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PostPosted: Fri Jul 13, 2018 7:23 am 
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FAC51 wrote:
Serious question now:

In the private sector, is it "illegal" to have a preferred candidate? Especially in this case when all candidates are likely to have been of the same race and gender.


A few years ago (but I doubt long enough for it to have been under different legislation) the Head of a private school invited me in and offered me a job as head of English. I had not shown any interest at all in this; there was no vacancy advertised and in fact am not primarily an English teacher, but I had been teaching English 1-1 in some local state schools and he had heard about it. It was utterly weird (there was in incumbent head of English who I don't think was planning to leave); the man had no idea about my qualifications nor had he seen me teach. I obviously turned it down but it did leave me with a very bad feeling.


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PostPosted: Fri Jul 13, 2018 8:37 am 
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FAC51 wrote:
In the private sector, is it "illegal" to have a preferred candidate?

Yes, recruitment law in this country is the same irrespective of what industry or sector is involved.

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PostPosted: Fri Jul 13, 2018 10:33 am 
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As long as there has been no discrimination, why is it illegal?

There's no requirement for the private sector to advertise every vacancy and go through a formal recruitment process.



BTW, the "poached" remark up-thread was a light-hearted remark given that St Margaret's is a near-ish neighbour. I would expect the Governors of Habs to conduct a thorough search for a new Head!

Apologies that it's led to this off-topic debate.


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PostPosted: Fri Jul 13, 2018 11:41 am 
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How long ago was the St M's Head at St Albans?

I can certainly see the attraction of a Senior member of staff from St Albans as locally the two are great rivals.

St Albans have increased their intake and are in the middle of another building expansion gradually buying out the other residents of Townsend Avenue. DG


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PostPosted: Fri Jul 13, 2018 1:03 pm 
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FAC51 wrote:
As long as there has been no discrimination, why is it illegal?
There's no requirement for the private sector to advertise every vacancy and go through a formal recruitment process.

Best practise is the same in all sectors, that in order to ensure removal of bias and discrimination vacancies should be publicised (specifically on/in platforms/areas that do not exclude any particular group and ensure diverse coverage). This is also considered advisable as it is the only way to be sure that the best available candidate is hired (the 'preferred' candidate may not actually be the best candidate and after a thorough recruitment process may no longer be 'preferred'.)

Any process which excludes certain groups (ie those who are not 'in the know') is vulnerable to claims of discrimination. It is why so many companies have got rid of their employee referral programmes and indeed there was been a landmark discrimination case surrounding one of these schemes precisely because the use of word of mouth (in this instances) only reached certain groups. (Can't remember the case name but it was in Wales, Swansea I think, and any HR policy/law person will probably know it if there are any on here)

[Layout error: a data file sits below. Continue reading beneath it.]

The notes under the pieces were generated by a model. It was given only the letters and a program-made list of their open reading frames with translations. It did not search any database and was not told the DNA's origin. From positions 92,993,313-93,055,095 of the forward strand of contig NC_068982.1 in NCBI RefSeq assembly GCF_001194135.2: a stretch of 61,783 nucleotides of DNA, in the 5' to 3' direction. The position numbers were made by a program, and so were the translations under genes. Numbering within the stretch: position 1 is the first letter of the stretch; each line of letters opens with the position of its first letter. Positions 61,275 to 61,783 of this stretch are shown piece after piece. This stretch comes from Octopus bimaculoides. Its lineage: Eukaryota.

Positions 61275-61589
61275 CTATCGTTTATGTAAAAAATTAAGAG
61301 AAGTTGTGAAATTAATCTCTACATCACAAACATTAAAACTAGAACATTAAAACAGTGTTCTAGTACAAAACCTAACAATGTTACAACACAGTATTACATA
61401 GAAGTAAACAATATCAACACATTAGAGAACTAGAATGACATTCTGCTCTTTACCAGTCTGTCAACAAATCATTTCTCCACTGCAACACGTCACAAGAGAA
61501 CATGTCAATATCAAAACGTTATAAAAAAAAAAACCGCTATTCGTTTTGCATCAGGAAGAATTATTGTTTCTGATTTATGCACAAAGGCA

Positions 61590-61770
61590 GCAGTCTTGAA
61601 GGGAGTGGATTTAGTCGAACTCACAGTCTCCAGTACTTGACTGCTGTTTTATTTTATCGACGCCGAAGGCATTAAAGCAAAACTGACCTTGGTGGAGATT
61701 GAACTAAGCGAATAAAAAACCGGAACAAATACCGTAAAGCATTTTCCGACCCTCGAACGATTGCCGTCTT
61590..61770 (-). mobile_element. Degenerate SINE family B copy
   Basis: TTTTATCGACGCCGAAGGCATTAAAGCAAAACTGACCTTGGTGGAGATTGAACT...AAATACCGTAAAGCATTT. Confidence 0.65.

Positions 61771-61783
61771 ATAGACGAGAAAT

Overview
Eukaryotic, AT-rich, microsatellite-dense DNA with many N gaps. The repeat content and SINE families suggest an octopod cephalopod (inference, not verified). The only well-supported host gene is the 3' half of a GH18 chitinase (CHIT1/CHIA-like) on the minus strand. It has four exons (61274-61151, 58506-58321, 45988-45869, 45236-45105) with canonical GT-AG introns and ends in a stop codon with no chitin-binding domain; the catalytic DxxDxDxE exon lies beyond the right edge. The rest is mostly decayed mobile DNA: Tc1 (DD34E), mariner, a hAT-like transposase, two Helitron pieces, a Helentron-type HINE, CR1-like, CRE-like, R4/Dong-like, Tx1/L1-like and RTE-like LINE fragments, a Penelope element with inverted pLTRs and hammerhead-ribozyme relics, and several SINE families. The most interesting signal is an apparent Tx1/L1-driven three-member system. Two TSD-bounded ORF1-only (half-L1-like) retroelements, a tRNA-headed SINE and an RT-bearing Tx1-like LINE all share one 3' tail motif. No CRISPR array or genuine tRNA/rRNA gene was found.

So yes, if there has been no discrimination then it is not illegal (just shabby and unprofessional) but without a robust process, it is very hard to demonstrate that there has not been indirect discrimination and so a company is hugely vulnerable. Most companies that I work with understand this, private or public. Where it does not happen there will be an HR person losing sleep and looking for a job elsewhere rather than be professionally compromised. I have experience of employment tribunals and they are an experience (and cost) to avoid IMO.

FAC51 wrote:
Apologies that it's led to this off-topic debate.

Likewise

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PostPosted: Fri Jul 13, 2018 2:53 pm 
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Daogroupie wrote:
How long ago was the St M's Head at St Albans?

Quick bit of googling tells me she left St Albans for St Margaret's 4 years ago.


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PostPosted: Fri Jul 13, 2018 2:59 pm 
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mad? wrote:
So yes, if there has been no discrimination then it is not illegal (just shabby and unprofessional)

I work with companies at the smaller end of the scale.

They would probably all accept that their management practices are somewhat "unprofessional", but I certainly wouldn't call any of them shabby!

But yes agree with you that it's better to be safe than be dragged to a tribunal!


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PostPosted: Wed Jul 18, 2018 4:32 pm 
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She was previously the Head of Sixth Form and then Second Master (Deputy Head) at St Albans Boys not STAHS


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PostPosted: Wed Jul 18, 2018 10:06 pm 
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Thank you. That makes a lot more sense.

Strong academic credentials from St Albans boys and then Head experience at ST Ms. DG


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